Our next Ponoko Bay Area Meetup will be held in February, and will focus on maker businesses and creative entrepreneurship – the challenges and rewards of making and selling products yourself. We’ve got two super exciting speakers already lined up, and are still looking for a couple more. If you’d like to join us, RSVP now! If you’re interested in speaking, please be sure and get in touch with us.

If you’re interested in hosting a Ponoko-supported meetup in your own city or town – register your interest on our Ponoko Meetup Everywhere page. If you work out a date and location, we’ll be happy to assist you in promoting the maker gathering and making it a successful event!

Help make this 3D printed skull the most funded sculpture on Kickstarter!

4 Days left to help fund Crania Anatomica Filigre

crania front

I covered this unique Kickstarter 3D printed sculpture project by Josh Harker several weeks ago. Harker is now in a final push to get within the top three most funded art projects before his Kickstarter timer runs out. To do this Crania Anatomica Filigre must raise at least $75,691 in pledges.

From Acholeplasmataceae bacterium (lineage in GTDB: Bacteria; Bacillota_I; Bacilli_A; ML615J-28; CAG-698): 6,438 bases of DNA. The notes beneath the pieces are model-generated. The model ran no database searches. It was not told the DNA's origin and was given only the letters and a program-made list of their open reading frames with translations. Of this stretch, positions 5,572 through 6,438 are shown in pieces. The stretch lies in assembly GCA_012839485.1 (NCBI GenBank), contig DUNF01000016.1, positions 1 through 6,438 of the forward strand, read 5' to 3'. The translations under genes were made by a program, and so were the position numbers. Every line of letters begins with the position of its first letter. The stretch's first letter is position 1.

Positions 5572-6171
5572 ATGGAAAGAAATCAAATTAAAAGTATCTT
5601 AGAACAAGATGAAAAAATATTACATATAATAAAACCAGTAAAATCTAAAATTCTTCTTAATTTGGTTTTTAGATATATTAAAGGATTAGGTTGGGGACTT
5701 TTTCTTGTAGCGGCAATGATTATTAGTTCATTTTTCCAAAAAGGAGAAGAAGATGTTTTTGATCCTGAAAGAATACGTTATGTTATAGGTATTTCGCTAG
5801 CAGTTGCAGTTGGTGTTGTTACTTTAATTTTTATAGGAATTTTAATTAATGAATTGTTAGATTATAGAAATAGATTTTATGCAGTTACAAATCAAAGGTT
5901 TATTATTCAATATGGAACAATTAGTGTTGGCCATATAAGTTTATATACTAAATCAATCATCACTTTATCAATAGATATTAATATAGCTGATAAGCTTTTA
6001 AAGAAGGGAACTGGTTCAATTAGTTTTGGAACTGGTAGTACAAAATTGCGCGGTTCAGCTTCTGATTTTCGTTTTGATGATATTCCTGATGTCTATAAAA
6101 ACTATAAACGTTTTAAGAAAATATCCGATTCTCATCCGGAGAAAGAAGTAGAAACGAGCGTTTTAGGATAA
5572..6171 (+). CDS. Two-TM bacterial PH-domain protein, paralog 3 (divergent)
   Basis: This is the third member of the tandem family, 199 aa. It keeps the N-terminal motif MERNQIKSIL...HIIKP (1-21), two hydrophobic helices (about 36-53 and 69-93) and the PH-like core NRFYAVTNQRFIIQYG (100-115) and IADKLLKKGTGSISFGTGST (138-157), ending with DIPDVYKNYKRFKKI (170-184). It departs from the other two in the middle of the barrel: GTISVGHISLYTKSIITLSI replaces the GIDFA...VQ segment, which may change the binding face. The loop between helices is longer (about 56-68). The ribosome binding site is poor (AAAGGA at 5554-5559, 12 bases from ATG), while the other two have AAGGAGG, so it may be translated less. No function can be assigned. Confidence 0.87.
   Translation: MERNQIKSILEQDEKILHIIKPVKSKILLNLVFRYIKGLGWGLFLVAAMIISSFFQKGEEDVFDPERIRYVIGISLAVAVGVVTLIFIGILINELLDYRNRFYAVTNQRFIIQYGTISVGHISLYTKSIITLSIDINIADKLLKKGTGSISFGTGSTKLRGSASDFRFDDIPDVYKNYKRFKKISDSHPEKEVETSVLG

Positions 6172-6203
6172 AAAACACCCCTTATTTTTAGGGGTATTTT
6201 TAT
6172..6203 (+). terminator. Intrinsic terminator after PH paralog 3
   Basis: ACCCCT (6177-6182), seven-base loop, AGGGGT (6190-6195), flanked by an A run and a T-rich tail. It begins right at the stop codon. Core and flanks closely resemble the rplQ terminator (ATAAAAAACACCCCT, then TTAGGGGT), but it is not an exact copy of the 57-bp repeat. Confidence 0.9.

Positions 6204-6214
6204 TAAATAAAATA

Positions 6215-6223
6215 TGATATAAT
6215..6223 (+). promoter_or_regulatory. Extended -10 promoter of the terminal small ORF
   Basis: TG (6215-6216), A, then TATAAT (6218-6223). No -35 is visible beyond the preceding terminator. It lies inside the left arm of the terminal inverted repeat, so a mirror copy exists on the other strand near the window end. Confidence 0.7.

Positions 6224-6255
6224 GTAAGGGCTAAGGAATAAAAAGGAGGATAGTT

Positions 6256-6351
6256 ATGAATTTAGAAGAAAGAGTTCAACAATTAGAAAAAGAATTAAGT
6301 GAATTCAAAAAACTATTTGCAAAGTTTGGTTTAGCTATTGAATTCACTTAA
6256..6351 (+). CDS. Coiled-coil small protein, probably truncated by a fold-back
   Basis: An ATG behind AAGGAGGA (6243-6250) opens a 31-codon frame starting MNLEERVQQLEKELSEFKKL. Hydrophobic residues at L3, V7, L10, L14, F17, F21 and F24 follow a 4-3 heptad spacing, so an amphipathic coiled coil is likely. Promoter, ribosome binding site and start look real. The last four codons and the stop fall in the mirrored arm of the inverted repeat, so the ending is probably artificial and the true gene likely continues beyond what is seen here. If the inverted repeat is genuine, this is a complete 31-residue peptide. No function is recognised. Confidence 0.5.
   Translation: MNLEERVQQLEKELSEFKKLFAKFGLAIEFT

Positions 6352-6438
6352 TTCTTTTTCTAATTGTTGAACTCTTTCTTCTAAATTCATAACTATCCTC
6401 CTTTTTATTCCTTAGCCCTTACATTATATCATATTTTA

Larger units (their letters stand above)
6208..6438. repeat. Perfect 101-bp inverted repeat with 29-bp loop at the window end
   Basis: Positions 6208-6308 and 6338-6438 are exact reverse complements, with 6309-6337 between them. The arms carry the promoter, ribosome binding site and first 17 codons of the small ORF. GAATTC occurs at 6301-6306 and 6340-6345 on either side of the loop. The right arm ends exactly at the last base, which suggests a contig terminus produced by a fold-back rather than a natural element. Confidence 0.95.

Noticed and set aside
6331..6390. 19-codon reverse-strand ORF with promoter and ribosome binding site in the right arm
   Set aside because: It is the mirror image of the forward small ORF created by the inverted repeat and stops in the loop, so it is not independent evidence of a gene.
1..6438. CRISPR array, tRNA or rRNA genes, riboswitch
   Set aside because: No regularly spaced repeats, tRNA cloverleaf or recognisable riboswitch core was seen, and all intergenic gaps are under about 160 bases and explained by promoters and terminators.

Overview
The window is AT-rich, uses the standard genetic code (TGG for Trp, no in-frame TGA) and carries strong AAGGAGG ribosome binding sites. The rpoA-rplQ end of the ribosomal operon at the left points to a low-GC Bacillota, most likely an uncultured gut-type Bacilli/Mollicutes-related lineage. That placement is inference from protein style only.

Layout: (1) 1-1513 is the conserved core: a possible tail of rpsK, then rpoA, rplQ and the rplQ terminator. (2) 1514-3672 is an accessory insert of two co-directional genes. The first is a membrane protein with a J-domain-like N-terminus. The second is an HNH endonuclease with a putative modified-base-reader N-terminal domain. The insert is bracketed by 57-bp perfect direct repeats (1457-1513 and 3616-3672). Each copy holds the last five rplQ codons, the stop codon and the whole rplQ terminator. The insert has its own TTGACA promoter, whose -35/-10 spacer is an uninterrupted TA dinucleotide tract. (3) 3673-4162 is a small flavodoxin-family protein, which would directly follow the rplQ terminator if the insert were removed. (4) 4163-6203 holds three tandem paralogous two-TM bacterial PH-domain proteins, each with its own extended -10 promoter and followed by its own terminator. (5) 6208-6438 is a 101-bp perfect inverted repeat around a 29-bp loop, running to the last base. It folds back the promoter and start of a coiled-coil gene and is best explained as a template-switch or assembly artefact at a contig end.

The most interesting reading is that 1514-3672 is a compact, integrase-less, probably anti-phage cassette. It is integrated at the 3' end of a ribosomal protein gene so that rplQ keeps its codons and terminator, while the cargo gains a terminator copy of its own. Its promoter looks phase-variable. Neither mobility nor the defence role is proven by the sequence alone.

In order to achieve his goal, Harker has added additional rewards to appeal to new backers and those who may want to upgrade their backing dollar amount. Including a special skull within a skull variation for top tier backers.

If your keen to support this project, please visit the Kickstarter project page.


David is an industrial designer from New Zealand. He contributes a weekly article on personal fabrication for Ponoko. You can follow him on Twitter @dizymac

3D printed skull sculpture — a Kickstarter project

Artist’s Kickstarter project aims to put more art in front of more people

Crania Anatomia Filigre is a 3D printed sculpture by Joshua Harker who is using Kickstarter to launch the art piece and to reach a more global audience than is possible with galleries and exhibitions.

This delicately designed sculpture is based on drawings Harker made about 20 years ago, and now finally technology has caught up to the artist’s ideas.

Harker is full of praise for 3D printing, claiming what was once impossible to produce in sculptural form is now in the realm of reality: